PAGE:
Fear and Misery in the Third Reich
Bloomsbury Academic, 01.03.2012 - 144 Seiten
Also known as The Private Life of the Master Race, this is a sequence of twenty-four realistic sketches showing how "ordinary" life under the Nazis was subtly permeated by suspicion and anxiety. Written in exile in Denmark and first staged in 1938 it was inspired in part by his recent trip to Moscow where he had been researching tasks for the anti-Nazi effort.
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The fellow had no idea of provoking anyone. Are you suggesting that because
he's Jewish he can't expect justice in the courts of the Third Reich? That's some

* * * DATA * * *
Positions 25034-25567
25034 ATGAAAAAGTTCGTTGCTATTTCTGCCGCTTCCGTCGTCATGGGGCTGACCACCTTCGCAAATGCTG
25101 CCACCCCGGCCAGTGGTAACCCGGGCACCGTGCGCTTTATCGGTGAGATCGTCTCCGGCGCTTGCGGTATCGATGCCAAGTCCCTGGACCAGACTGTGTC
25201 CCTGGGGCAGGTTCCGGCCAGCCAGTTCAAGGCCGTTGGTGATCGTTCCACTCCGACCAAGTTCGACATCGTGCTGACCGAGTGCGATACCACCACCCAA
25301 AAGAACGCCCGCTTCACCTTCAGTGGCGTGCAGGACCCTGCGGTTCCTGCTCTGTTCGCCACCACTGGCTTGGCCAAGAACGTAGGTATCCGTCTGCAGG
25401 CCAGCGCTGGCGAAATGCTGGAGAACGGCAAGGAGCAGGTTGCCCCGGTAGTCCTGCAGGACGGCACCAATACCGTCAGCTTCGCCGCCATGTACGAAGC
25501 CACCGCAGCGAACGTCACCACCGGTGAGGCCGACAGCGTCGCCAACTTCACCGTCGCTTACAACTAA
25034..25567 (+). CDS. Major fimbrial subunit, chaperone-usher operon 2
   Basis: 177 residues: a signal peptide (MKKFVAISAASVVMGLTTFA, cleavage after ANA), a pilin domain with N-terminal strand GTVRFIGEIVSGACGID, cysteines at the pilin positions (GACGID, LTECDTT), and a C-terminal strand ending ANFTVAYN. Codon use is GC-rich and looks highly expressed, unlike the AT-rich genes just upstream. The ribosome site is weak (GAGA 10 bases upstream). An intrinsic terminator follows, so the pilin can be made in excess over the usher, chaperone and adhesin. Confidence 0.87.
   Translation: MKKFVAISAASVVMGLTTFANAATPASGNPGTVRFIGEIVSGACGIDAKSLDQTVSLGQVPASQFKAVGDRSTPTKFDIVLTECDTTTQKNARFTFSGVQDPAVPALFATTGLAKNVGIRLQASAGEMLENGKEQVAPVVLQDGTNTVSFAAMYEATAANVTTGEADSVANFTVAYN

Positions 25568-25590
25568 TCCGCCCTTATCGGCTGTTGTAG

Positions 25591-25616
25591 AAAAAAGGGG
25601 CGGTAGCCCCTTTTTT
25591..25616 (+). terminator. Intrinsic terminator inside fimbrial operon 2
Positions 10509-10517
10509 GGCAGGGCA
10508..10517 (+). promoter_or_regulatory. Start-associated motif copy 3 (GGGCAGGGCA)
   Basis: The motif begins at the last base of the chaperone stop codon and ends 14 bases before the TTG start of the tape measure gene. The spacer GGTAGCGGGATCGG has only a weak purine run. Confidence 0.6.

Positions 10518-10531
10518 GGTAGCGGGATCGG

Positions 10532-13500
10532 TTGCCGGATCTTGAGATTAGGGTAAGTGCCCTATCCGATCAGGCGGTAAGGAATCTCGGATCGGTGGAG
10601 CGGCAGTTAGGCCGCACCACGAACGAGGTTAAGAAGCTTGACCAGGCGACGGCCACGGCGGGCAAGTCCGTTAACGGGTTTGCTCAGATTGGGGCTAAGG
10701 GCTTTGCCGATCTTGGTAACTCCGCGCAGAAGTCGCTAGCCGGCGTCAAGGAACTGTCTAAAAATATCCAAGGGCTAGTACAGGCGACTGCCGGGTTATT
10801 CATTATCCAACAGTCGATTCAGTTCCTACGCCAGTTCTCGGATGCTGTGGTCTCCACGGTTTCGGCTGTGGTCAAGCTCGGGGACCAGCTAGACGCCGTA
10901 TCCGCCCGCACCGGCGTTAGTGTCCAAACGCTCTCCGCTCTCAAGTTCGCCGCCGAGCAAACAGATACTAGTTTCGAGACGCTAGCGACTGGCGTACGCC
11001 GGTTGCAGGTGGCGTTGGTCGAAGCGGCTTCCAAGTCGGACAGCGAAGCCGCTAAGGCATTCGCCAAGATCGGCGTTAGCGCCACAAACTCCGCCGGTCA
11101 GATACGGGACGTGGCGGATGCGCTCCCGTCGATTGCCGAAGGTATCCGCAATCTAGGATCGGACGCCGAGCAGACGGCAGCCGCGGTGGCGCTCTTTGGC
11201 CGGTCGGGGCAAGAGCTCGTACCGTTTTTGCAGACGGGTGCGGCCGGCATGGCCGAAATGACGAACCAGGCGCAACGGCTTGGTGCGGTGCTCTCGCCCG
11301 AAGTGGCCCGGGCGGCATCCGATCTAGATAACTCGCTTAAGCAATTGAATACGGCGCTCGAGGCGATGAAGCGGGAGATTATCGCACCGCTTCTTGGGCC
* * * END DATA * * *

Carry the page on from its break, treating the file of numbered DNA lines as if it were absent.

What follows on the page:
pretty queer opinions you're venting there, Goll. the judge irritably: I was venting
But who told you it was in order to get the fellow out? Particularly as the complaint
was withdrawn? That suggests something more like a particularly close
understanding, wouldn't you say? My dear Goll, how can you be so naive? the
A young fellow: Stop grumbling, will you? Germany needs guns, not butter, no
question about that. He spelled it out. the woman backing down: Quite right too.
Silence. the young fellow: D'you think we could have reoccupied the Rhineland
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LibraryThing ReviewNutzerbericht - Devil_llama - LibraryThing
More a series of vignettes than an actual play with a beginning, middle, and end. Characters appear, and disappear again after sometimes as little as a half page of dialogue. Brecht was cataloging ... Vollständige Rezension lesen